IN THE city where I live, the people who run the buses realised a couple of years ago that a significant proportion of their passengers - those with disabilities, for example, or people with baby buggies - were having trouble getting on and off.
So what they did was spend a lot of money on some new easy-access buses. As a result, you can now wheel your buggy straight on to the bus with the baby still seated. It's difficult to over-estimate the life-enhancing effect of this on someone who previously had to fold a buggy with one hand while holding a baby in the other and at the same time preventing a toddler from jumping out into the road.
This was very much in my mind when I heard a head say recently that half of his pupils had special needs - a proportion which is not, I believe, uncommon.
Everyone, of course, worries about this. "Fancy!" they say, "All those poor children having difficulty with their schooling." (A percentage as large as this, it has to be said, will usually include the "Stage One" children who are being dealt with in class by their own teachers. The fact remains that they are labelled and recorded as special.) You can see where this is going can you not? It seems to me that the current huge emphasis on special needs, well-meaning and effective in its own terms though it may be, is based on the notion that if a child cannot cope with school, then it is the child who has a problem.
The longer I stay on this earth, observing the educational scene, the more I am convinced that we should urgently consider the alternative - that the fault may lie not with the passengers but with the design of the bus.
School, it seems to me, makes quite narrowly defined demands on its pupils. To be successful in school a pupil has to be alert but not intrusive, pert but not cheeky, lively but not disruptive, bright but not excessively gifted. It is quite a sophisticated social skill and it is surely not to be wondered at that more than a few children have trouble with it, and react in ways that a teacher will see as inappropriate.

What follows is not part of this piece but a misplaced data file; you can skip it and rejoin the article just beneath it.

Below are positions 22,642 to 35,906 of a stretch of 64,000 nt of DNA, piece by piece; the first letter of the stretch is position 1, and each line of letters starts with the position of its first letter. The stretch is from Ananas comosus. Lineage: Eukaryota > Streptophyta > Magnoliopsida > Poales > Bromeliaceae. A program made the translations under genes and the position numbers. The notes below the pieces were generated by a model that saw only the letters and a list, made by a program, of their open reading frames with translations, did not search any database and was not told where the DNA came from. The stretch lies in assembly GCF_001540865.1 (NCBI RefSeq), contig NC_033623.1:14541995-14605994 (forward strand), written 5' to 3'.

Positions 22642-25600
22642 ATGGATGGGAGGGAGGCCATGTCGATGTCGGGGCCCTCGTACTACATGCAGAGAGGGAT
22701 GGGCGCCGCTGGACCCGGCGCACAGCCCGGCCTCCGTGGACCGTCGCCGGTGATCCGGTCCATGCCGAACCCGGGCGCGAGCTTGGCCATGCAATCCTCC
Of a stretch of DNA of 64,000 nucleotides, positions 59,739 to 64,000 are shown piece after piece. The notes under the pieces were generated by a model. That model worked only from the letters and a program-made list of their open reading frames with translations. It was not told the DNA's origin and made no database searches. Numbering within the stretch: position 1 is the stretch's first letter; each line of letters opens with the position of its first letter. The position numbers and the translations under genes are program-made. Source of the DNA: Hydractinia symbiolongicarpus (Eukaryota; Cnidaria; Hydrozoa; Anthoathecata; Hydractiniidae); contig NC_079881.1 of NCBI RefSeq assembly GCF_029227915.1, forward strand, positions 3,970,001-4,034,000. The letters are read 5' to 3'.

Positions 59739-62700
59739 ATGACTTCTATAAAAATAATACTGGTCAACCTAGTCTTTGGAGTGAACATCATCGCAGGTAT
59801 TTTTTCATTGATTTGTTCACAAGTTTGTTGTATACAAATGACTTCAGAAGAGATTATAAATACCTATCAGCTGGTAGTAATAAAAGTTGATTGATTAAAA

I am not convinced, incidentally, that the drive for the integration of pupils with special needs into mainstream really addresses this issue. A child who makes the move is still seen as "special" - in the mainstream but not of it, integrated but not included.
My thinking on this was given focus recently by Ian Copeland's excellent The Making of the Backward Pupil in Education in England (Woburn Press). This shows that from the very beginning of state education in this country, 130 years ago, the belief always was that there would be "exceptional" children unable to cope with the standard curriculum. "This," he writes, "effectively closed off the search for a solution to the education of backward pupils through modification to the curriculum, teaching style, or class size in the mainstream."
Copeland writes of children with learning difficulties, but the argument applies equally to behaviour. Recently I had a conversation with a woman who has a very boisterous and adventurous child of three and a half. She is deeply worried - not about his behaviour, because she knows that loving family life will settle that down - but that when he starts school he may end up being classified as "disruptive," perhaps, or even "hyperactive". Labelling him like this, she feels, will merely give everyone permission to shift the emphasis from "We can't cope", to "He can't cope".
One of the difficulties, of course, is that some parents, far from worrying about the labelling of their children, actually encourage it. The files of local authorities are stuffed with letters from parents who want their children acknowledged as having some condition or other - attention deficit disorder, perhaps, or dyslexia.
You cannot blame these families. Despairing at the inability of the basic school menu to help their children, they are forced to seek the label, which is the only passport to individual attention.
The effect of it all, though, is to reinforce the belief that the way to run an education system is to cater first for the core of "normal" children, and then look at doing something different for the others. (Which was precisely the sequence of events when the national curriculum was introduced.) What we need is for us all to learn the lesson of the easy-access bus, and try to devise a system of schooling geared, by resources, curriculum, class size and pedagogy, to a radically broader definition of what is acceptable and normal in its clients.
The demand is there - ask any parent who has struggled to have a child's individuality recognised by the education system. Or ask any of the thousands of families who have looked at schools and then chosen to educate their children at home.
And now the technology is there too, giving the prospect of undreamed of breadth, depth and flexibility to what schools can offer. At last we have the chance to add real substance to the belief, often proclaimed but rarely acted on with any seriousness, that "Every child has special needs."
Gerald Haigh is a school governor